To measure the bioluminescent spectrum in cell extracts and in live cells, 400 ng or 2 µg of expression plasmid was transfected into NIH3T3 cells that were seeded in a 24-well plate or in a 35 mm dish, respectively, and cultured for 2 days. Cells in the 24-well plate were lysed in 200 µl of Passive Lysis Buffer and the spectrum was measured by mixing 15 µl of Luciferase Assay Reagent II into 15 µl of the cell extract. For measurement of the spectrum in live cells, the culture medium of cells grown in a 35 mm dish was replaced with DMEM without phenol red supplemented with 10% FBS and 200 µM D-luciferin, and the dish was placed on the sample stage of a spectrophotometer. Spectrum measurement was carried out using an AB-1850 spectrophotometer (ATTO) for 1 min with 1 mm slit width. All spectra were corrected for the spectral sensitivity of the equipment and normalized.

Expression and purification of recombinant luciferase

To generate the plasmids for the expression of the recombinant proteins in Escherihia coli, the FLuc and ELuc cDNAs were subcloned into the XhoI/XbaI and HindIII/XbaI sites, respectively, of the pCold II vector (Takara Bio, Kyoto, Japan), so that the hexahistidine tag was fused in-frame to the N-terminus of the luciferase. The resulting plasmid was transformed into E. coli BL21 (DE3), and grown in Luria–Bertani medium. Luciferase expression was induced at 15°C for 24 h in the presence of 0.1 mM isopropyl-β-D-thiogalactopyranoside. The harvested cells were resuspended in buffer A (50 mM sodium phosphate (pH 7.0), 300 mM sodium chloride) containing 10 mM imidazole, sonicated, and centrifuged. The histidine-tagged luciferase was then bound to Ni–NTA agarose beads (Qiagen, Valencia, CA), washed twice with buffer A containing 20 mM imidazole, and eluted with buffer A containing 250 mM imidazole. Glycerol was added to the eluates to a final concentration of 8% (w/v). SDS–PAGE was used to confirm the amounts and purity of the recombinant luciferases.

Activity and kinetics measurements of the purified luciferase

The activities and temporal kinetics of the luciferases were measured with an AB-2250 luminometer (ATTO) after 0.1 µg of purified luciferase was mixed with 100 µl of PicaGene for 60 s. The decay kinetics were measured by mixing 10 µl of 0.1 µg/ml purified luciferase solution that was diluted in 25 mM Hepes/NaOH (pH 7.0) with 90 µl of luciferin solution containing 0.4 mM D-luciferin potassium salt (TOYOBO), 3 mM ATP disodium salt, and 8 mM magnesium sulfate (Wako) using an auto injector. Luminescence was measured for 20 s at 0.2 s intervals using a microplate-type luminometer (AB2350 Phelios, ATTO). All measurements were made at room temperature.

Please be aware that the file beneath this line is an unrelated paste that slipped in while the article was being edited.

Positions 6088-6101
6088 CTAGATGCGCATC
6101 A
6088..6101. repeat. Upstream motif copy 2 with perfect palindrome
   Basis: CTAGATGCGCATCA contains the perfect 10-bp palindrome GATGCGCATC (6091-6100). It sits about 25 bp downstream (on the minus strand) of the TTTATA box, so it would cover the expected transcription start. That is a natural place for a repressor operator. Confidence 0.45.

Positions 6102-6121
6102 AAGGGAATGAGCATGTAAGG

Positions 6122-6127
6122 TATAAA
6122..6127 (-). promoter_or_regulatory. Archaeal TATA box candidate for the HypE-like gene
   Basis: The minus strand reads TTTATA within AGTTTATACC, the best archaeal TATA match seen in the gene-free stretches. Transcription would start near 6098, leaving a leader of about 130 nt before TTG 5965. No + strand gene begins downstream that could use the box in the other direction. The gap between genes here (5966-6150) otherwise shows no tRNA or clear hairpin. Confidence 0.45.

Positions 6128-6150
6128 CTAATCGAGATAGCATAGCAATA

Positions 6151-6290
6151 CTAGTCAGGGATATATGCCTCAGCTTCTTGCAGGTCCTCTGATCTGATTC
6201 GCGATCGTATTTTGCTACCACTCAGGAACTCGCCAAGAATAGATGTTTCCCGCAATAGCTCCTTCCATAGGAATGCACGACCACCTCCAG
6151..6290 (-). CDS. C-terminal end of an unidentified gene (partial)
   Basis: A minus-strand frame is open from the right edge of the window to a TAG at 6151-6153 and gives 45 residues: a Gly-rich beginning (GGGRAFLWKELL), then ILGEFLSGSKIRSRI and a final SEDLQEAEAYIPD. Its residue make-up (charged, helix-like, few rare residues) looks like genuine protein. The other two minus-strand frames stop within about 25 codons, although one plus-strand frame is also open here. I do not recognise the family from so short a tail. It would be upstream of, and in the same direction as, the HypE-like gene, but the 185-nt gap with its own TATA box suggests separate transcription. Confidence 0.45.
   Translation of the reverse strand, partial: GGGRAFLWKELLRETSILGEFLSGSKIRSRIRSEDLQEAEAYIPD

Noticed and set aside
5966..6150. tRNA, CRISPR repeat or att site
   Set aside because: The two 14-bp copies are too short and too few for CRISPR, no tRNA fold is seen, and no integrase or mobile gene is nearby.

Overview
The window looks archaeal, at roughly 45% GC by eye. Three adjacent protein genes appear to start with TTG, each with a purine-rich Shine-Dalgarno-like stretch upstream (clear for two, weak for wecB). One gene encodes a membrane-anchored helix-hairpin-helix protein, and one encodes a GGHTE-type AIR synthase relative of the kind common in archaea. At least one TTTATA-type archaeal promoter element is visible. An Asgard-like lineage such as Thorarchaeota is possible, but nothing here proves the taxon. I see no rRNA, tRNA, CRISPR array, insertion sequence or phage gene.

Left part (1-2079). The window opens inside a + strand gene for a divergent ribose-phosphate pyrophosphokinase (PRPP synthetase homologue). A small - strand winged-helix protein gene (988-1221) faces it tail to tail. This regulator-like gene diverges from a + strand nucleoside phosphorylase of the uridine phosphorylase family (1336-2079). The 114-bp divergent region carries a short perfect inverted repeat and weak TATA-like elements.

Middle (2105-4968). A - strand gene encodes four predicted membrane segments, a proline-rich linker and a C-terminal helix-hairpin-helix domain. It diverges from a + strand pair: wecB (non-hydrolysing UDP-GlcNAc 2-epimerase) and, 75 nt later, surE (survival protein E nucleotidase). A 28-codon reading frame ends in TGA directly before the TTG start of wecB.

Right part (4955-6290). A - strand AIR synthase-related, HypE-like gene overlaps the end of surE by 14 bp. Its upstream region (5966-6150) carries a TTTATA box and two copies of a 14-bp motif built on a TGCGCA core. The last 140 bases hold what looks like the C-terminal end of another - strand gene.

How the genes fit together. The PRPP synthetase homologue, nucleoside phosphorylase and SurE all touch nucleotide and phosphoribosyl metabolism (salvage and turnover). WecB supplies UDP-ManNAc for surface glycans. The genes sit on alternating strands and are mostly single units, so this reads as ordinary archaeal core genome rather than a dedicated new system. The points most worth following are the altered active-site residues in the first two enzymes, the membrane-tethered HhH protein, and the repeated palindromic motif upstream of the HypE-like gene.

Immunoblot analysis

NIH3T3 cells were seeded in 6-well plates at a density of 1×106 cells per well one day before transfection. Two micrograms of expression plasmid was transfected into cells, incubated for 2 days, and the cells were then lysed using the M-PER extraction reagent (Pierce Biotechnology, Rockford, IL). SDS-urea-PAGE and blotting were carried out as described previously [30]. We used mouse anti-Flag M2 (Sigma-Aldrich) and mouse anti-α-tubulin (Sigma-Aldrich) as primary antibodies. The rabbit anti-ELuc polyclonal antibody was raised against purified recombinant ELuc. We used horseradish peroxidase-conjugated anti-mouse IgG (BioRad, Hercules, CA) and anti-rabbit IgG (Jackson ImmmunoResearch, West Grove, PA) as secondary antibodies. Antibodies were diluted in Can Get Signal solution (TOYOBO). Immunoreacted bands were detected using the ECL plus kit (GE Healthcare, Freiburg, Germany) according to the manufacturer's instructions.

Measurement of the stability of luciferases in NIH3T3 cells

To estimate the functional half-life of ELuc and FLuc in NIH3T3 cells, we used destabilized luciferases (dELuc and dFLuc) fused to the PEST element, as we could not precisely estimate the half-life of ELuc (>8 h) because of its high stability in cells (data not shown). Stability measurement was performed as described previously [31]. One hundred nanograms of the expression plasmids pSV40-dELuc and pSV40-dFLuc were independently transfected into NIH3T3 cells seeded in 48-well plates. One day after transfection, the culture medium was replaced with DMEM supplemented with 10% FBS and 100 µM cycloheximide and incubated for 20 min, to block protein synthesis. After 20 min (time = 0), the incubation was continued in the same medium. At the indicated times, cells were lysed with 200 µl of the Passive Lysis Buffer and luciferase activity was measured by mixing 20 µl of the cell lysate with 20 µl of the Luciferase Assay Reagent II and using an AB-2250 luminometer.